Unemployment in the United States rose rapidly last week, as 10,000 people unexpectedly filed for unemployment benefits.
This isn’t necessarily a reason to panic, however, as the number is not nearly high enough to potentially affect the shift in the job market.
According to a statement from the Labor Department yesterday, this brings the seasonally adjusted claims to 354,000.
The four-week moving average is up slightly due to the new claims, up 6,750 to 347,250.
Still, the United States is not in a terrible position as far as unemployment is concerned, with many European nations suffering from double-digit unemployment rates.
The United States unemployment is below 8%, a number that seemed to be a distant fantasy just a couple of years ago.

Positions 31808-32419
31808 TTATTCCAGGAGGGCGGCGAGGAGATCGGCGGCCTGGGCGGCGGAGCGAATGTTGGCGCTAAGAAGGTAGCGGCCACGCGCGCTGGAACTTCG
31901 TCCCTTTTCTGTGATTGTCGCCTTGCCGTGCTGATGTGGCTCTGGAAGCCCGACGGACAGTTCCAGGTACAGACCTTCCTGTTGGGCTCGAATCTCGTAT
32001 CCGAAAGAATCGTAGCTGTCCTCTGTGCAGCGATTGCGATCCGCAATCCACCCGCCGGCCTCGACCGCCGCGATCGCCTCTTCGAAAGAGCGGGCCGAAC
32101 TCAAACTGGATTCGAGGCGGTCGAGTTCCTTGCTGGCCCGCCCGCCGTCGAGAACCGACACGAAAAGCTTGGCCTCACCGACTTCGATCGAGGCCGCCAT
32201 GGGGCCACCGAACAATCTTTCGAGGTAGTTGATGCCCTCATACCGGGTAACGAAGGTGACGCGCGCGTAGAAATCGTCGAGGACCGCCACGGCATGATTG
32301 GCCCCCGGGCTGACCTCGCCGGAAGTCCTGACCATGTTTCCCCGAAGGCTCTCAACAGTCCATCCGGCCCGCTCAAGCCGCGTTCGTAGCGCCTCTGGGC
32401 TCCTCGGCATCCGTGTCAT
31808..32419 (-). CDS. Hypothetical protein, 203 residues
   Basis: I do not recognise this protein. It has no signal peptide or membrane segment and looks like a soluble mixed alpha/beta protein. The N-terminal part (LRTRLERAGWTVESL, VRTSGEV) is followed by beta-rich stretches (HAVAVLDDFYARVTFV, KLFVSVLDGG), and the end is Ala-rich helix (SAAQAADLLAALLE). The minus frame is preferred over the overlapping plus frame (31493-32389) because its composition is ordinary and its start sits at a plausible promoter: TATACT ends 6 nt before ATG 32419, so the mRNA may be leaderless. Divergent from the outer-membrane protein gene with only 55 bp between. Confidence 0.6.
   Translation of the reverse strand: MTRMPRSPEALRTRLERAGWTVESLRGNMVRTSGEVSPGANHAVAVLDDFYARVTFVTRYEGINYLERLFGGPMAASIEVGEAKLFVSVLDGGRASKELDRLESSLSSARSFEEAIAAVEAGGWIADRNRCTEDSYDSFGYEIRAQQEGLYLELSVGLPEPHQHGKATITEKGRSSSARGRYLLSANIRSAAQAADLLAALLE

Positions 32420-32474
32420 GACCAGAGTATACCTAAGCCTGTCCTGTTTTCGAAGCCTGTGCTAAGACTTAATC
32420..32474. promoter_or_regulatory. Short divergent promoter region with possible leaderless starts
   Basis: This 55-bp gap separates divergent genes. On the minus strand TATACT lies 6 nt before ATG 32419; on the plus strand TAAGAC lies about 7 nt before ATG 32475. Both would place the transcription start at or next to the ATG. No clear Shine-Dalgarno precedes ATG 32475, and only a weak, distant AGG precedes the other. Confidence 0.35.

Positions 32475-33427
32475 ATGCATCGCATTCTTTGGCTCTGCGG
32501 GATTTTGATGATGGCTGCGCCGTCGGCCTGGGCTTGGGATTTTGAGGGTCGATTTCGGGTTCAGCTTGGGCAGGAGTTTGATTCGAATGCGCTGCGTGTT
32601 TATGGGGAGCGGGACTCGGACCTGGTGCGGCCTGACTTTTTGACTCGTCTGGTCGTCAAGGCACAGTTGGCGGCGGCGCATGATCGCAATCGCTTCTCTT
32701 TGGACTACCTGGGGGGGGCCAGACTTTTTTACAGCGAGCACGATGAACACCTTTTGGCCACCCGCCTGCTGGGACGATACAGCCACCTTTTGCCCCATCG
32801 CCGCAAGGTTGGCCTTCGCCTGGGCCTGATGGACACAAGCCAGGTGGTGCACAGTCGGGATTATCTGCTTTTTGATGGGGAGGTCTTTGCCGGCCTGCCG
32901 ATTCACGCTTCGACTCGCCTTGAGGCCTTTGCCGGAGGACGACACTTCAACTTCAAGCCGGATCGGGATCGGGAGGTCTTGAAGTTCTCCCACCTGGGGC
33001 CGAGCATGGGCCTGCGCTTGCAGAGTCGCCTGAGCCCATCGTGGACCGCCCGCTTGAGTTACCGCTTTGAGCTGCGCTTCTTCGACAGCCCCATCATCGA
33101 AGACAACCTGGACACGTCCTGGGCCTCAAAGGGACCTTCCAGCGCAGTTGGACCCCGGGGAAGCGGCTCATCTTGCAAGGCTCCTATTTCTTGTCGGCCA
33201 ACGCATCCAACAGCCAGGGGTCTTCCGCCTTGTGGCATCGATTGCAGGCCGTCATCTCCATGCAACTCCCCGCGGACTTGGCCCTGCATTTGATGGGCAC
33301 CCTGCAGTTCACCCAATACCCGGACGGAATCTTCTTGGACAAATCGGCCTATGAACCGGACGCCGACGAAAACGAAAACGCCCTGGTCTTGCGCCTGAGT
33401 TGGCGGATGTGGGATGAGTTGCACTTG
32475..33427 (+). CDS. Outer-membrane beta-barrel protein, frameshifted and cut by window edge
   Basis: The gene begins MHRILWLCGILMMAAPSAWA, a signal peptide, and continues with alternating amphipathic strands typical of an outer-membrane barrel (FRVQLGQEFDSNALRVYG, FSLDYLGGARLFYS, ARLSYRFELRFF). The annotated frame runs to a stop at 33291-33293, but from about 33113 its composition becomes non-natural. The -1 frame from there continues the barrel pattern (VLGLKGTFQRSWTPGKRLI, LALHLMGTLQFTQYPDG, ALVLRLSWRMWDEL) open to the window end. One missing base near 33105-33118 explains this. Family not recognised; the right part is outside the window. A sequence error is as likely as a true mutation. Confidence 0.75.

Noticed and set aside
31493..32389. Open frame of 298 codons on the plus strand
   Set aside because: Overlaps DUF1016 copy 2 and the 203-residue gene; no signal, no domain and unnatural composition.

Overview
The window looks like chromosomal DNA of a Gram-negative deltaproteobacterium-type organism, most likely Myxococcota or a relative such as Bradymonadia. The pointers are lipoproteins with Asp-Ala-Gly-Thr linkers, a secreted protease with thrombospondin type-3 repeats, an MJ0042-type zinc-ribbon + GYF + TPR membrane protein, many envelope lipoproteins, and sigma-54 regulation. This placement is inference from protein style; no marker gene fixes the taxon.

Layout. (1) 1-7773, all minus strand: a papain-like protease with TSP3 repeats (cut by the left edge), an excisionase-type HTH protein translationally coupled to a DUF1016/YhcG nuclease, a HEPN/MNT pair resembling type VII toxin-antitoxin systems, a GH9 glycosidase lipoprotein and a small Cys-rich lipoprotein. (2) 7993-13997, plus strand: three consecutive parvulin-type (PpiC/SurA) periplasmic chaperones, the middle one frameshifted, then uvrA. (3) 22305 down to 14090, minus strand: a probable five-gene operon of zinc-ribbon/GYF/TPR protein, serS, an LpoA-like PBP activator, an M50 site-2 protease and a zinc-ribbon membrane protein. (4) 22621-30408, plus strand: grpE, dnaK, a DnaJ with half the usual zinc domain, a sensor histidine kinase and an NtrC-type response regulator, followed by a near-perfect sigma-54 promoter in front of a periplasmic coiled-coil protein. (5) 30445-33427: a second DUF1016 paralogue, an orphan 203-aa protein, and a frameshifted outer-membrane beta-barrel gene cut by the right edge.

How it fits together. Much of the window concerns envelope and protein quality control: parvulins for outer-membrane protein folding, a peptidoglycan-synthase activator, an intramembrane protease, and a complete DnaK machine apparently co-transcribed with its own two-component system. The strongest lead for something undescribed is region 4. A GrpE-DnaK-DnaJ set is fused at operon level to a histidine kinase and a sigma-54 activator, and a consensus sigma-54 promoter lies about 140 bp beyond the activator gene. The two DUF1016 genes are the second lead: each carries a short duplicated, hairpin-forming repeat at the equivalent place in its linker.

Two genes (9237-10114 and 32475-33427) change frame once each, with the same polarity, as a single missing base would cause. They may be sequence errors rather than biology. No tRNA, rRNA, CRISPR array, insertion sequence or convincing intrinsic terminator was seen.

U.S. unemployment has fallen to a four-year low of 7.5%, down from the 10% it reached in October 2009.
The economy has shown signs of resiliency that may lead to the Federal Reserve finally scaling back its monetary stimulus, possibly as early as the end of the year.
Consumer confidence is also the highest it has been in the past 5 years, showing growth in the retail sectors and various financial indexes are at, or close to, all-time highs.
These unemployment claims, while slightly unexpected, are most certainly not the end of the world and most likely not a sign of a trend to follow in the near future.